College can be awkward.
I cannot count the number of times I have found myself in an unavoidably uncomfortable situation in my normal day to day adventures, only to make my escape thinking all the while, “Wow. I am very awkward.”
Being on a campus of thousands creates endless opportunities for encounters with one another, and more often than not, these encounters leave much to be desired by way of normalcy.
Here are what I have found to be the most common pitfalls of basic human interaction on a college campus like University Park.
“Is this an acceptable distance at which I should hold the door for you?”
You’re walking into the HUB-Robeson Center for your Panda Express fix and (hopefully) reminded of your manners as you glide through the door and look over your shoulder to see if you should keep it held open for the next guy.
He’s on his way towards you, so you decide to keep your grip on the door because you’re a decent human being and enjoy doing nice things for people. But this guy was not as close as you thought — in fact, a good five seconds have passed.
He is still not at the door. You are standing there like the awkward chivalrous person you have made yourself out to be, cursing your obligation to social pleasantries as you uncomfortably see the slow walker quicken his pace to get through the door and relieve your from your social misery. This is an all too common, all too unavoidable occurrence.
“I think I know you, but if you don’t acknowledge, I won’t either”
Eyes still swollen with sleep, you spot them on your way to an early morning class — the friend of a friend, the party acquaintance, the one-time group project partner.
You probably know their name, and you might even be Facebook friends. Even worse, you could have their number in your cellphone at this very moment. They are walking in the opposite direction on the sidewalk, ensuring you will certainly pass within inches of each other, positioned in such a way that it will be impossible to pretend you didn’t see their face. Neither one of you wants to stop and say hello — the bond between you is not strong enough for such an effort. But you feel pretty horrible about blatantly ignoring someone with whom you have interacted before in a way that warrants acknowledgement.
What should you do? Oh, wait, they’ve already passed, and they didn’t look your way or even feign interest in your presence. What a jerk.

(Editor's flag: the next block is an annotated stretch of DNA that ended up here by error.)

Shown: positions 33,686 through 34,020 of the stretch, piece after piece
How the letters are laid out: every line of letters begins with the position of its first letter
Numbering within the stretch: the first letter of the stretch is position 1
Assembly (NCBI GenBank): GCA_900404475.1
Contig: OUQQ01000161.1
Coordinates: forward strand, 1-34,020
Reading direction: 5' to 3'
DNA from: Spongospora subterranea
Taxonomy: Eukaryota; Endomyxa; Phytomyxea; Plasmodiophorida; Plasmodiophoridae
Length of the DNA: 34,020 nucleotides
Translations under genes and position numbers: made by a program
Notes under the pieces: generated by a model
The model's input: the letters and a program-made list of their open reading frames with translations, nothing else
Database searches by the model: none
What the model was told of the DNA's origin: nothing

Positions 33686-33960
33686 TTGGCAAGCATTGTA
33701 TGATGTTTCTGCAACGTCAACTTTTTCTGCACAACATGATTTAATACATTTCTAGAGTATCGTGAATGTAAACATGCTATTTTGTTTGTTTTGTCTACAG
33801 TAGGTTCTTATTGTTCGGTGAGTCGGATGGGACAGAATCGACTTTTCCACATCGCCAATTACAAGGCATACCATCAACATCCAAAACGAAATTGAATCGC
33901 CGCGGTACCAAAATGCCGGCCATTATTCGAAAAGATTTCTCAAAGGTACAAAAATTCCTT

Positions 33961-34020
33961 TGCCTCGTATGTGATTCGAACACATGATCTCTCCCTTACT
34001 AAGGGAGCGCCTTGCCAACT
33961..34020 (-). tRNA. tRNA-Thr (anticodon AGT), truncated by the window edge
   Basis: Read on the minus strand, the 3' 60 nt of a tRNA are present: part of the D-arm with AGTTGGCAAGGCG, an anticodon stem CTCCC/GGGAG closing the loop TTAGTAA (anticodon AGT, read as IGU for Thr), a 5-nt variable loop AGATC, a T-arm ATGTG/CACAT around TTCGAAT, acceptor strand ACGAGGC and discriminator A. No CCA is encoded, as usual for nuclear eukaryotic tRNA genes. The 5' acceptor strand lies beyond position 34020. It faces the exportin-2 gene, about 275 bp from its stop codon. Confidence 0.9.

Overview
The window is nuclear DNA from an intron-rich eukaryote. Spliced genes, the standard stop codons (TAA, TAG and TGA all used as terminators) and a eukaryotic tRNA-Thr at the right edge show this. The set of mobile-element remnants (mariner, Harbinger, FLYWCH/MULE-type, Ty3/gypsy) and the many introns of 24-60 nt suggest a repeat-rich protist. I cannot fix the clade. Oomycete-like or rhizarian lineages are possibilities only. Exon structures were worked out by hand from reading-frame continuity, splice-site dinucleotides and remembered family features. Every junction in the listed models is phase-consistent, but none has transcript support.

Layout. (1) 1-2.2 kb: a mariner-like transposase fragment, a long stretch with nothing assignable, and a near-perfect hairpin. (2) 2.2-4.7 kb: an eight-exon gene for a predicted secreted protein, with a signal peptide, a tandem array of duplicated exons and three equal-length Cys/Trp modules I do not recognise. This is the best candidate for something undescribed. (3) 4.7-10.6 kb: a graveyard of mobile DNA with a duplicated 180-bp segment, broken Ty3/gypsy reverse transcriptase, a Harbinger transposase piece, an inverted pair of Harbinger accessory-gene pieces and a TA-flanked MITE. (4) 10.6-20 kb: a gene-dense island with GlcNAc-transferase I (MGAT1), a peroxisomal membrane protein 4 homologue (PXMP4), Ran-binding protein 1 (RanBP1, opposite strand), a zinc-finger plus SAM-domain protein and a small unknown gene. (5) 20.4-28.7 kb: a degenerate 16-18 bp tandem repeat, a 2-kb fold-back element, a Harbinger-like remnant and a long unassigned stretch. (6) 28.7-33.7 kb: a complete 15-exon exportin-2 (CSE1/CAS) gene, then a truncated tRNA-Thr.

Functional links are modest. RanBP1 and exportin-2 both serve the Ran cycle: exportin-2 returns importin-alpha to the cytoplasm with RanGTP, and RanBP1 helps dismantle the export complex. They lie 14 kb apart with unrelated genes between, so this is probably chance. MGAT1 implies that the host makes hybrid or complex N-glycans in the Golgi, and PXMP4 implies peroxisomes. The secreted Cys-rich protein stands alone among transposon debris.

“I’m going in the wrong direction”
I see this one happen the most to my fellow students — and yes, maybe me from time to time.
You’re walking to class, a little more quickly than usual because you’re running a bit late. But where are all of the usual suspects? The kid smoking his pre-class cigarette outside of the building, the girl with the turtle-shell backpack, and the guy who rides his scooter to class — all staples of your Wednesday morning walks — are noticeably absent.
Oh, that’s right. It’s not Wednesday, it’s Thursday, and you are walking in the wrong direction. Better take out your cell phone and pretend to text while stealthily turning around and blending into the crowd heading the other way. I’m sure nobody noticed your obvious, nonchalant turn-around in the middle of the sidewalk. You meant to do that all along.
“Are you waving to me? Oh.”
This one happens to me more regularly than I care to admit. You could be anywhere when it strikes — the gym, in class, downtown — nowhere is safe. You’re minding your own business when a smiling person starts to approach you, walking briskly in your direction.
They look happy to see you, and they raise their hand to wave and greet you. You smile in return, and tentatively raise your hand and feebly wave back — you don’t know who they are, but you don’t want to be rude.
They continue in your direction, but breeze past you and greet the person standing somewhere behind you, and your feeble wave transforms itself into any variation of gesture that you can play off as normal — anything but a wave at the person who was decidedly not waving to you. Smooth.
Katie Murt is a junior majoring in English and is The Daily Collegian’s Tuesday columnist. Email her at firstname.lastname@example.org.